Naturally it's still not really cheap, in the way the company's original products were - the lens alone is likely to set you back around $300, and that's without a body unit to use it in. This may seem like a lot of money to pay for something so unconventional, but it does come with plenty of creative possibilities. Crucially, many photographers may well find its less-idiosyncratic imaging more appealing - and more generally useful - than existing Lensbaby lenses.

Perhaps the biggest question is why you would use the Edge 80 rather than in-camera 'Miniature' filters or post-process manipulation in Photoshop, and the answer to that is threefold. It offers much more flexibility than typical in-camera effects filters, which are commonly restricted to a sharp zone of fixed width across the center of the frame that often doesn't suit the subject. In contrast, with the Edge 80 you can vary the angle and width of the sharp region almost infinitely. Compared to post-processing after the event, it allows you to compose your image specifically with the effect of tilt in mind, as it's visible in the viewfinder as you go along. Producing the effect optically also offers gradual transitions from sharp to out-of-focus regions in a natural-looking and attractive fashion that's often difficult, if not impossible to replicate in post-processing.

Overall, I've enjoyed using the Edge 80 - it makes a refreshing change from 'conventional' photography, and offers a genuinely interesting creative option that's suitable for a range of subjects. Purely personally, it's my favourite of the company's lenses yet by quite some distance. I'm not going to pretend that it will be ideal for everybody, but if you're interested in adding something a little different to your images then it's well worth a try.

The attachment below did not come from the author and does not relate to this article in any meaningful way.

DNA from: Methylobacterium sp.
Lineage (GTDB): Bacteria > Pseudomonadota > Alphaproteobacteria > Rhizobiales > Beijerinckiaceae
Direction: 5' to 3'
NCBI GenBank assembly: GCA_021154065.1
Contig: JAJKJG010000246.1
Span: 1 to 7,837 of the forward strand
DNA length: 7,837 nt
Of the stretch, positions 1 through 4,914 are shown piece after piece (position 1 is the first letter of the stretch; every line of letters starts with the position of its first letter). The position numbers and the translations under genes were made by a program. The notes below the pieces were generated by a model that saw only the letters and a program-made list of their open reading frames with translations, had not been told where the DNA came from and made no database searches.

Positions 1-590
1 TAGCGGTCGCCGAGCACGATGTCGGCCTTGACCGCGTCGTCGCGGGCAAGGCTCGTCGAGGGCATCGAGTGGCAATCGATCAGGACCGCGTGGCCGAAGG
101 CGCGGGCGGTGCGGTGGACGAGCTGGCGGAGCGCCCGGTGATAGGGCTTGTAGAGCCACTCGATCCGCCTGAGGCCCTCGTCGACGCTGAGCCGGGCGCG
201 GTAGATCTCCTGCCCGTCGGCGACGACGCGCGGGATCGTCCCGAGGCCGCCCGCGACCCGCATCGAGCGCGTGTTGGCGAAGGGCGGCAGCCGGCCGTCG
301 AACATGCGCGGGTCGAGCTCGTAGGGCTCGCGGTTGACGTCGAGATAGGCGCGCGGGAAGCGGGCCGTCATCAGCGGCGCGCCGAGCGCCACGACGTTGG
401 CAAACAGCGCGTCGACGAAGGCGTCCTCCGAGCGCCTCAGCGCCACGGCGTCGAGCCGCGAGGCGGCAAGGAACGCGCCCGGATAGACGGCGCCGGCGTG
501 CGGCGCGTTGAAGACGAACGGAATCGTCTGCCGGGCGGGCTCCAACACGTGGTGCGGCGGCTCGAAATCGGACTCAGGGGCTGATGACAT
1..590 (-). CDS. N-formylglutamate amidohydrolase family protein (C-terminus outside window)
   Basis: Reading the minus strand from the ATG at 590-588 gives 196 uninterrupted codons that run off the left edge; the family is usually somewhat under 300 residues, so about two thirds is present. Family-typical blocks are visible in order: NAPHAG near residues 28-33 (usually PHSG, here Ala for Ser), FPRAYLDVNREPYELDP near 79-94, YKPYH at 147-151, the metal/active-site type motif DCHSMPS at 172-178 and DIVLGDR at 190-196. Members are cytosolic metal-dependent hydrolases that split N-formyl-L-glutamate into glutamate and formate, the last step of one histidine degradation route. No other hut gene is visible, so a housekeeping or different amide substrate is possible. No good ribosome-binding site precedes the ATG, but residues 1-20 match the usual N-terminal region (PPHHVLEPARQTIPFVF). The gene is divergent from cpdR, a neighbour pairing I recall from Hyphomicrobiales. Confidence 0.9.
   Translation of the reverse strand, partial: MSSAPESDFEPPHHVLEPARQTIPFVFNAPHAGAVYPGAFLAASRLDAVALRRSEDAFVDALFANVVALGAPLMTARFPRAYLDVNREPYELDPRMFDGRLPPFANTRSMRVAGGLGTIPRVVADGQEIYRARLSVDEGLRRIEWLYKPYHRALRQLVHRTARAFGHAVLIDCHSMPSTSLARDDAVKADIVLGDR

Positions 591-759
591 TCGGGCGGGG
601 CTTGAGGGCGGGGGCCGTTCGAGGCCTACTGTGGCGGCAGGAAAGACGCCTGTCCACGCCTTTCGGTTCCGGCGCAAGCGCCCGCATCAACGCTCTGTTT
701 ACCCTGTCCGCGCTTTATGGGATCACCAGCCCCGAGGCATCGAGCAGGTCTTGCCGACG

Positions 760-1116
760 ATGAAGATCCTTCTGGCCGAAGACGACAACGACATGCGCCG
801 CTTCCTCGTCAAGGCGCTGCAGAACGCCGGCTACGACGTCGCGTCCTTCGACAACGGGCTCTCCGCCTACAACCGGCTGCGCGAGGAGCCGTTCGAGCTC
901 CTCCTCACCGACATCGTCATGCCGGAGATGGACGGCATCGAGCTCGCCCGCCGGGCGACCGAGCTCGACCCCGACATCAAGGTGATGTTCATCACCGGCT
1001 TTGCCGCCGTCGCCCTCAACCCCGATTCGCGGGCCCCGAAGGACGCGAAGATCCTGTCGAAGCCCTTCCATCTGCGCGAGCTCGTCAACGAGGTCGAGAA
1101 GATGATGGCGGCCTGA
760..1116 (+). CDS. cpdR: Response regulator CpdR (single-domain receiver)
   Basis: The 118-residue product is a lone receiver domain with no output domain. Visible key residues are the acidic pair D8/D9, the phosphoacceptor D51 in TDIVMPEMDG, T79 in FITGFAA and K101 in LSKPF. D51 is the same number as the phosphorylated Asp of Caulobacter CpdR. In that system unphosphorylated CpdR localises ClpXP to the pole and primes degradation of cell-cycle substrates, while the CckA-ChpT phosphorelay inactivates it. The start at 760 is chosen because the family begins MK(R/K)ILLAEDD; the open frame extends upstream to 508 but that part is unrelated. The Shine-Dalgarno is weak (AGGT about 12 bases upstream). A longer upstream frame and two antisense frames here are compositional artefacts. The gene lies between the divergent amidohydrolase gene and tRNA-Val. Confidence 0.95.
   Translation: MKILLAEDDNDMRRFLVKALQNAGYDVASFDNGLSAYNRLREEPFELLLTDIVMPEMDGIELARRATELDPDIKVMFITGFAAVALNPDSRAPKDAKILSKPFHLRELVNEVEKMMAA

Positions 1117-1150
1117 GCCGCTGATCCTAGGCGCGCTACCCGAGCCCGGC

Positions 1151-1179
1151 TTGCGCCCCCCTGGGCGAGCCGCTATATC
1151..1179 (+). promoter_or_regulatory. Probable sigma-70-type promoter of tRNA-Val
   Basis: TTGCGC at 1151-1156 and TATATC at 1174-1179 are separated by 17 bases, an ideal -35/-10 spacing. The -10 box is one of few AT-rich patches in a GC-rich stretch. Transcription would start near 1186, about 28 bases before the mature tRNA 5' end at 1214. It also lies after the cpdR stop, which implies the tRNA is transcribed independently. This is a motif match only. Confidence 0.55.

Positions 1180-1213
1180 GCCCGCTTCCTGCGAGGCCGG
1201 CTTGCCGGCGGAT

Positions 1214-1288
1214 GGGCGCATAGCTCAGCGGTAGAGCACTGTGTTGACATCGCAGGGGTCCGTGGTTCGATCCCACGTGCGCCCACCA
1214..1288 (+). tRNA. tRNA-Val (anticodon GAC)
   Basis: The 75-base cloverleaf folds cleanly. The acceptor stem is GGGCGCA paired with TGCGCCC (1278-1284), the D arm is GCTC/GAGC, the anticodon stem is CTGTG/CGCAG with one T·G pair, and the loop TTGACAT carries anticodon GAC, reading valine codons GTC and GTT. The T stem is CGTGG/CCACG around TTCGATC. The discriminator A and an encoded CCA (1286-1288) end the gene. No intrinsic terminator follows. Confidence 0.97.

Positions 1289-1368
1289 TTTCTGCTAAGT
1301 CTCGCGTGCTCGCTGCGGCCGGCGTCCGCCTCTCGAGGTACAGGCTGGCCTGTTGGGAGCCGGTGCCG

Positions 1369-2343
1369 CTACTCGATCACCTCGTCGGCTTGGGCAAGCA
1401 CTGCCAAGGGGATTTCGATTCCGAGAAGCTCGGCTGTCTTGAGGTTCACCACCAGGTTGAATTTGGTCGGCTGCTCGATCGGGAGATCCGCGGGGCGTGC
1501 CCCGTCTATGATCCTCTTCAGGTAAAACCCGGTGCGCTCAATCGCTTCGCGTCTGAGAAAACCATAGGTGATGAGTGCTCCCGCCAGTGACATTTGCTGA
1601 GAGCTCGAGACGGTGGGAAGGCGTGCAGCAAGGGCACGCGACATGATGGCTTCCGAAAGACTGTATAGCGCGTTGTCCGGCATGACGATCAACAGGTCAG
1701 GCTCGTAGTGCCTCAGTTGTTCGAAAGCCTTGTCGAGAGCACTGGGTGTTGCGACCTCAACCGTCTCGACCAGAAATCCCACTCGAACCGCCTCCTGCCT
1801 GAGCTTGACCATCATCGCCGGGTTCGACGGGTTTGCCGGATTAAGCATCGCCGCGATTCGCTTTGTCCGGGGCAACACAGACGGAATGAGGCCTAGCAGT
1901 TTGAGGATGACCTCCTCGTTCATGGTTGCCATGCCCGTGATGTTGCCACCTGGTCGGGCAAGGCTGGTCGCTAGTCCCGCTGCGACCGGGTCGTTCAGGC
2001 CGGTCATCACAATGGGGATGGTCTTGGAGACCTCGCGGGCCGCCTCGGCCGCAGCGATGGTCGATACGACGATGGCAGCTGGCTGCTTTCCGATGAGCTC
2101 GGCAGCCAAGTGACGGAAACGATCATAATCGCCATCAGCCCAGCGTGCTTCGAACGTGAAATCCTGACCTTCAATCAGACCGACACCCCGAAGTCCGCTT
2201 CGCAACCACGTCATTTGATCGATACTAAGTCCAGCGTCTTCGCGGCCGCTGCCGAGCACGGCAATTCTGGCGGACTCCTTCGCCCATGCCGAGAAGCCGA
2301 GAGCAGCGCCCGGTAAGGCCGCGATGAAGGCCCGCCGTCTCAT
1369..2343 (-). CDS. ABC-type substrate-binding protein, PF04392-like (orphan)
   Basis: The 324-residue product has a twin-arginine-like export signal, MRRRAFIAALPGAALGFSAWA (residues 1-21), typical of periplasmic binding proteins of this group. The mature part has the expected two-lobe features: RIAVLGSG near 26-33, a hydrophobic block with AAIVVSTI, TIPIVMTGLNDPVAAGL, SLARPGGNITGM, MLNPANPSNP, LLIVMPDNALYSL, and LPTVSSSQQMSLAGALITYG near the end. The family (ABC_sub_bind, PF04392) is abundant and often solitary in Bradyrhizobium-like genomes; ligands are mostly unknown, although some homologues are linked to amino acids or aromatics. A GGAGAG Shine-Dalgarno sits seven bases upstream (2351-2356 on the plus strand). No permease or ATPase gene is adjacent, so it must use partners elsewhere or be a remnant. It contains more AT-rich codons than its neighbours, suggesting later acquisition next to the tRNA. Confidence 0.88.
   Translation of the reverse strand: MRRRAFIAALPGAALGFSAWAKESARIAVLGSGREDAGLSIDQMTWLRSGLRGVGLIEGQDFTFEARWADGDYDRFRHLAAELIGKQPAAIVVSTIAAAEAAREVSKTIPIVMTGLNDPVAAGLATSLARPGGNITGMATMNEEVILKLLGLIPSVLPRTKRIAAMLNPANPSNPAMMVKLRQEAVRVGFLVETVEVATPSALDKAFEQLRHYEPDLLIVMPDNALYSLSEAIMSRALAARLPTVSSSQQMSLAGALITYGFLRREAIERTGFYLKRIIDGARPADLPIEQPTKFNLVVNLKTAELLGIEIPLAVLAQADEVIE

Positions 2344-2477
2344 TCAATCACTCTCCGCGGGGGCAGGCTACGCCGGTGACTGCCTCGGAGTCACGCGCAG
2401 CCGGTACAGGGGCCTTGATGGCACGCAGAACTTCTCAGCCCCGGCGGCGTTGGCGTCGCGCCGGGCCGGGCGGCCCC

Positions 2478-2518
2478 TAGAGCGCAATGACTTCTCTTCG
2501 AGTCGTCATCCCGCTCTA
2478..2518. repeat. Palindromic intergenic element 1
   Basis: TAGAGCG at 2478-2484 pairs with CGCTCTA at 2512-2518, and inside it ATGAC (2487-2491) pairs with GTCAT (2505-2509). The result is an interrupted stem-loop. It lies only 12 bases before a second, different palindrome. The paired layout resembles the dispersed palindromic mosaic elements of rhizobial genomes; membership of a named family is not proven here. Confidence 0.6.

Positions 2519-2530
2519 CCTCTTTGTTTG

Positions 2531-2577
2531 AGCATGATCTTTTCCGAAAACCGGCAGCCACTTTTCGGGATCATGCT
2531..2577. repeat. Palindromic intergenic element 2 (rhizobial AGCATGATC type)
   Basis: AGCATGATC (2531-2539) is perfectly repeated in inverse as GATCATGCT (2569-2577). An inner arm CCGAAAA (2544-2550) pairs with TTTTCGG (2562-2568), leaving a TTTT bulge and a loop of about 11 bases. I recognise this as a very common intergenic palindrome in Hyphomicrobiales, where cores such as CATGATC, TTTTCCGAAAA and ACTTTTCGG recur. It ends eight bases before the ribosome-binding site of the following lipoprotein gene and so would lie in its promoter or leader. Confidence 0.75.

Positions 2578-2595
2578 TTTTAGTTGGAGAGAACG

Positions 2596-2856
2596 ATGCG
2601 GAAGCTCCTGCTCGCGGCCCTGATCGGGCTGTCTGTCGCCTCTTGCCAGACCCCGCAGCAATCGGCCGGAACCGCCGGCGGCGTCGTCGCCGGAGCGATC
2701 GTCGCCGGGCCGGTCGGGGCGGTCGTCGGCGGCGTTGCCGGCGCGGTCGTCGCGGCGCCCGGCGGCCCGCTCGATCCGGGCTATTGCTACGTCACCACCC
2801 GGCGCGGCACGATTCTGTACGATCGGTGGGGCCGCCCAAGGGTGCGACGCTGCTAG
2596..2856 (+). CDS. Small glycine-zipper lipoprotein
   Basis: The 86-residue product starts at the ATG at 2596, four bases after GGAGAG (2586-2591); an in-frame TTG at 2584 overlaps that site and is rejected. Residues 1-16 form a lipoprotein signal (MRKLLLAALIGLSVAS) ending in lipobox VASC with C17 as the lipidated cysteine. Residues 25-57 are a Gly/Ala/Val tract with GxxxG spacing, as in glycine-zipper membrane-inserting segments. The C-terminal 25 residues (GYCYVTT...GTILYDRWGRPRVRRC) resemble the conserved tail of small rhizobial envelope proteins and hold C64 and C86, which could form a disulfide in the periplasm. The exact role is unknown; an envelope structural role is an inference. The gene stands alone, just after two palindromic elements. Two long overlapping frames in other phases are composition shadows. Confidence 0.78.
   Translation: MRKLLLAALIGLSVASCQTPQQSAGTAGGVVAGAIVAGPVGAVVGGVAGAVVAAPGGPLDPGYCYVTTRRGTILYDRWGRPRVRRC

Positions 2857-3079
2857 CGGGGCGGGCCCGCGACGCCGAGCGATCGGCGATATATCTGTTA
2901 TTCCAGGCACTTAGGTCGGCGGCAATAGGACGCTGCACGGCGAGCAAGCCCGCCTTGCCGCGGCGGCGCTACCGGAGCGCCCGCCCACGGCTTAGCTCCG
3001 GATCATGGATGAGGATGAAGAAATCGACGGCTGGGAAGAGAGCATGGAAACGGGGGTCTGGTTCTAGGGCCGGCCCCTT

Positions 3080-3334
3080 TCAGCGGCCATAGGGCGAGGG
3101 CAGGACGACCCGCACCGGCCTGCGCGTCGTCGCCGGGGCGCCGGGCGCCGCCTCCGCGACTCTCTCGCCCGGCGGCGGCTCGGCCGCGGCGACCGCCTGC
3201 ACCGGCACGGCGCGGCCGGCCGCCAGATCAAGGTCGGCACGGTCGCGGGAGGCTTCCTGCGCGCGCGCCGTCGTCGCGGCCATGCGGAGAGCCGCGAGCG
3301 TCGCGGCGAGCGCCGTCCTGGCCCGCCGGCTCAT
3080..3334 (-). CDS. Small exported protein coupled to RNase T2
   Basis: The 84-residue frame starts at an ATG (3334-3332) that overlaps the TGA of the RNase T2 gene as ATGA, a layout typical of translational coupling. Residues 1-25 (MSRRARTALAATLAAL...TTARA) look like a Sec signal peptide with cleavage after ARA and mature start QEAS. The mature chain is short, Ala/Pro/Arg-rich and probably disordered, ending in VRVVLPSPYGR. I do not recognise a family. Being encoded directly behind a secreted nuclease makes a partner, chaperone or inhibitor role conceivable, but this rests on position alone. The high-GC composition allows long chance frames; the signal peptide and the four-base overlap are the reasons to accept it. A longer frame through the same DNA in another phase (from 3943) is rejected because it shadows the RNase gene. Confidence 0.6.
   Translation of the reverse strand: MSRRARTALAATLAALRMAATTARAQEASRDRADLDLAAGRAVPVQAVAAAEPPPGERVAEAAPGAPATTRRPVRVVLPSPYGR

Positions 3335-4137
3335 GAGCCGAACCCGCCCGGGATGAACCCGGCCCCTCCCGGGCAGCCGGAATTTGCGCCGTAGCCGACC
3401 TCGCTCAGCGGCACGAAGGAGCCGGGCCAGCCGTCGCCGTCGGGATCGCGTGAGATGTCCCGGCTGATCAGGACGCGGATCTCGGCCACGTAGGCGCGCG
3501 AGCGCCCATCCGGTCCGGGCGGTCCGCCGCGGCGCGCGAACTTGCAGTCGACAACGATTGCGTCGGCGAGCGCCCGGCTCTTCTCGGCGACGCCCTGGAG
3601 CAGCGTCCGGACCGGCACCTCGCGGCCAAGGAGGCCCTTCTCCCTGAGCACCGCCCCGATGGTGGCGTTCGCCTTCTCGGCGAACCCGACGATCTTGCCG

Sample images

There are 19 images in the samples gallery. Please do not reproduce any of these images on a website or any newsletter / magazine without prior permission (see our copyright page). We make the originals available for private users to download to their own machines for personal examination or printing (in conjunction with this review), we do so in good faith, please don't abuse it.

Unless otherwise noted images taken with no particular settings at full resolution. Because our review images are now hosted on the 'galleries' section of dpreview.com, you can enjoy all of the new galleries functionality when browsing these samples. 

The images in this gallery are out-of-camera JPEGs with no post-processing, and include full-size versions of the exampes shown above.

Lensbaby Edge 80 Review Samples - Published 14th February 2012